for the reductionists, the process of evolutionary change itself has become simplified. By contrast with Darwin’s own view, an ultra-Darwinian orthodoxy has emerged, exemplified by Dawkins, Pinker and Dennett. Three main theses characterise this new fundamentalism. First, most of the features of any organism that we can observe (known as “characters”) are adaptive; second, they are generated by natural selection; and third, natural selection acts solely or primarily at the level of individual genes.
A new biology must transcend each of these propositions. Present day understanding of how genes work, which I described in the previous section, makes untenable the view that individual genes are the only level of selection. To play their part in the creation of a functioning organism, many genes are involved-some 100,000 in humans. For the organism to survive and replicate, the genes are required to cooperate. Antelopes which can outrun lions are more likely to survive and breed than those which cannot. So a mutation in a gene which improves muscle efficacy might be regarded as fitter, and therefore likely to spread in the population. However, as enhanced muscle use requires other physiological adaptations-such as increased blood flow to the muscles-the individual mutation is unlikely to prove advantageous without changes to other genes.
Thus it is not only single genes which get selected, but also genomes. Selection operates at the level of gene, genome and organism, pace Dawkins. Nor does it stop there. Wynne-Edwards said 30 years ago that selection occurred at the level of the group as well as the individual. He based this claim on a study of grouse, arguing that they distributed themselves across a moor and regulated their breeding in a way which was optimum for the group rather than any individual member. Orthodox Darwinians treated this claim with derision.
Today, however, it is clear that the attack was misjudged. There are many organisms whose behaviours can most economically be described by group selectionist equations. Elliott Sober and David Sloan Wilson recently published a reassessment of group selectionist models showing mathematically how even such counter-intuitive (for ultra-Darwinians) phenomena as altruism can occur, in which an individual sacrifices its own fitness, not merely for the inclusive fitness of its kin but for the benefit of the group as a whole. Non-human examples of “altruism” include the alarm calls of birds within a flock when they observe a potential predator, thus drawing attention to themselves but at the same time alerting the rest of the flock and enabling them to take evasive action.
Nor is natural selection the only mode of evolutionary change. Sexual selection is one mechanism and there are others, too. Stephen Jay Gould argues that much evolutionary change is accidental and that, as he puts it, if we were to wind the tape of history backwards and replay it, it is highly unlikely that mammals, let alone humans, would evolve.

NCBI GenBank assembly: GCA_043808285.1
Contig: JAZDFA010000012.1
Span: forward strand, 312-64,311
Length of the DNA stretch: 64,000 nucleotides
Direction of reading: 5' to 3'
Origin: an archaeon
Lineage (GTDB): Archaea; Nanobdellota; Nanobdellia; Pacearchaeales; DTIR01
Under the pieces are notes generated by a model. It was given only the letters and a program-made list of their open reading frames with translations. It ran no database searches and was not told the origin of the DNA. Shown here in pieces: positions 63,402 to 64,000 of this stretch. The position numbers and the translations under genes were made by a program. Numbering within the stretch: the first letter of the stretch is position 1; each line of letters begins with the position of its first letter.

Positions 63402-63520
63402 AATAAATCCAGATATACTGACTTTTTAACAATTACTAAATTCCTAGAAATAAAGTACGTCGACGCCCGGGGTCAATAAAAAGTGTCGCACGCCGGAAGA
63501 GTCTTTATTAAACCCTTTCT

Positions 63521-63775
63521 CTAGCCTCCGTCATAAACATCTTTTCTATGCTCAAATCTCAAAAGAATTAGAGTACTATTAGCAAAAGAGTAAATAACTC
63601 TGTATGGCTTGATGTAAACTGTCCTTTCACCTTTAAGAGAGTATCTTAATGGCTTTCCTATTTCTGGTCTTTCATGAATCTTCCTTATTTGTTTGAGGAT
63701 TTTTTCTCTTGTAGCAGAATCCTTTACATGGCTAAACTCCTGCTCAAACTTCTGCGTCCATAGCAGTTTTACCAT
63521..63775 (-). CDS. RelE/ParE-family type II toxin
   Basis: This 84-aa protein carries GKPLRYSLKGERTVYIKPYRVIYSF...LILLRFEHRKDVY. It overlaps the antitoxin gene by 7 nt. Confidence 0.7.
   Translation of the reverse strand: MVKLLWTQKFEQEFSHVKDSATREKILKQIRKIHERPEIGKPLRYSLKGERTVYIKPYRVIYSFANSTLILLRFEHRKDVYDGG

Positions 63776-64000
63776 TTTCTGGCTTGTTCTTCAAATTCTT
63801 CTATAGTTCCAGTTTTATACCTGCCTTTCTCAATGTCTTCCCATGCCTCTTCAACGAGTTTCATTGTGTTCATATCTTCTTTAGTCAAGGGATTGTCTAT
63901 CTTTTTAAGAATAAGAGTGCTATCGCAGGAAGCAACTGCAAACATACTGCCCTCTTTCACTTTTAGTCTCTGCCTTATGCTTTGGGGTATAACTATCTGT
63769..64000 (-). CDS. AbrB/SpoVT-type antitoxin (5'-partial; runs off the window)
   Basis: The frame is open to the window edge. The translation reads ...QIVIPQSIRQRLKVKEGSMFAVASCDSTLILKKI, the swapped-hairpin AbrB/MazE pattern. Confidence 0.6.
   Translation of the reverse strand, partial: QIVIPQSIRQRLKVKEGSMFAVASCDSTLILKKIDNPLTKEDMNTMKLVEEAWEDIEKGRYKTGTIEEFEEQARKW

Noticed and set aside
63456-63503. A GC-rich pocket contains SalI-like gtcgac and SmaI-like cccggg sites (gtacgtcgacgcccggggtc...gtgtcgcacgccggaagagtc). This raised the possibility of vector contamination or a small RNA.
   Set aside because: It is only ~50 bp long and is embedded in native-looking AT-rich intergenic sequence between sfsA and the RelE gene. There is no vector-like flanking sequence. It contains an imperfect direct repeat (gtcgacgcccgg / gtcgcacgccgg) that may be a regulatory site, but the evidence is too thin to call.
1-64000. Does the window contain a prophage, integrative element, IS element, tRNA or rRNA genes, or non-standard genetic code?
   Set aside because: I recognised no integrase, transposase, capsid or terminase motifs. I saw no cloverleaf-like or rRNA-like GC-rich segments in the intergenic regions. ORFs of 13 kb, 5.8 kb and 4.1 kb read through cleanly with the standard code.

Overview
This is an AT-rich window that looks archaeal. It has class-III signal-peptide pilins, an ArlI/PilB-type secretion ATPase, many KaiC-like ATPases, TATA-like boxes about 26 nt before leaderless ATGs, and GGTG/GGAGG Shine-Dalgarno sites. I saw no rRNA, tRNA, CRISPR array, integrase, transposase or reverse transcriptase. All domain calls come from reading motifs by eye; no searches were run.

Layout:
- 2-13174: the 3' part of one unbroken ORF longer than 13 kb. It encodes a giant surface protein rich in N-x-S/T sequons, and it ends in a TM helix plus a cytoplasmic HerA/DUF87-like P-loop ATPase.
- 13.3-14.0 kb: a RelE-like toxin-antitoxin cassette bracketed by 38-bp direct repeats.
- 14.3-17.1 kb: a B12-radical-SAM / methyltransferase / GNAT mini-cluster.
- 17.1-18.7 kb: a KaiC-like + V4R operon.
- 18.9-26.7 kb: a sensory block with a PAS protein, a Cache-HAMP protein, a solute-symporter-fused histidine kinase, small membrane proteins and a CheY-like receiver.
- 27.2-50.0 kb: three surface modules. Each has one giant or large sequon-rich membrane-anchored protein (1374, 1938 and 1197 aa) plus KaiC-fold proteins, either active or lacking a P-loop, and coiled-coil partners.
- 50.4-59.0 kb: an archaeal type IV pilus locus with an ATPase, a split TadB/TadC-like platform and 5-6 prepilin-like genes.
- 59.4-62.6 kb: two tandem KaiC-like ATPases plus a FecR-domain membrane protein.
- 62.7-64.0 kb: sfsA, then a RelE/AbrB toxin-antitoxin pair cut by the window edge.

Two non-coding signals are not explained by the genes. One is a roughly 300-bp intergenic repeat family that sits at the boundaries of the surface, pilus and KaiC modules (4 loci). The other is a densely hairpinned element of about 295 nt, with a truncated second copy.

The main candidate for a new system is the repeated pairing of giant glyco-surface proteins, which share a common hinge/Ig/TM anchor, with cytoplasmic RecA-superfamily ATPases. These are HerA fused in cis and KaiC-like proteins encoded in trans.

Finally, an assumption of ultra-Darwinism is that all observed “characters” must be adaptive. But what constitutes a character-and what constitutes an adaptation-is as much in the eye of the beholder as in the organism to which the character belongs. It was once suggested that the flamingo’s pink coloration is an adaptation to make it less visible to predators against the pink evening sky. But the coloration is a consequence of the flamingo’s shrimp diet, and fades if the diet changes. Thus, even if we were to assume that the coloration was indeed protective, it is an epiphenomenal consequence of a physiological-dietary-adaptation, rather than a selected property in its own right.
Natural selection’s continual scrutiny does not give it the freedom to accept or reject any genotypic variation. Evolutionary mechanisms are not infinitely flexible but must work within the limits of what is physically or chemically possible.The limits to the possible lift of any conceivable wing structure make it impossible to engineer humans genetically to sprout wings and fly.
If we are to transcend reductionism and create an understanding of living processes more in accord with the real world than our present, one-eyed view, we need some principles with which to work. These principles will not reject the explanatory power of reductionism, but will recognise its limitations. The new science will rejoice in complexity, in dynamics, and in an emphasis as much on process as on objects. In my book, Lifelines, I enumerate a set of such principles; by chance there are ten. Here is my decalogue.
First, scientific knowledge is not absolute, but provisional, being culturally, technologically and historically constrained. Second, we live in a world that is ontologically unitary, but our knowledge of it is epistemologically diverse. There are multiple legitimate ways of describing and explaining any living process. Third, different sciences deal with different levels of organisation of matter of increasing complexity. Concepts applicable at one level are not necessarily applicable at others. Thus genes cannot be selfish; it is people, not neurons or brains, who think, remember and show emotion. Fourth, causes are multiple, and phenomena richly interconnected. Adequate explanation demands that we find the determining level. (One example: the high levels of murder in the US by comparison with Europe or Japan are best explained not by some special feature of the US genotype but by the high number of personal handguns in society, and a history of their use.) Fifth, living organisms exist in a developmental trajectory of both being and becoming. Sixth, organism and environment interpenetrate; environments select organisms (natural selection); but organisms choose and transform environments, they are active players in their own destiny. Seventh, living organisms are open systems far from thermodynamic equilibrium; continuity is maintained by a constant flow of energy and information. Eighth, evolutionary change occurs at the intersection of lifeline trajectories with changing environments. Ninth, organisms cannot predict patterns of change, and selection therefore always tracks environmental change. Thus, nothing in biology makes sense except in the context of history. And finally, because we exist at the interface of multiple determinisms, the future, for humans and other living organisms, is radically unpredictable. We make our own history, as someone once said, although in circumstances not of our own choosing.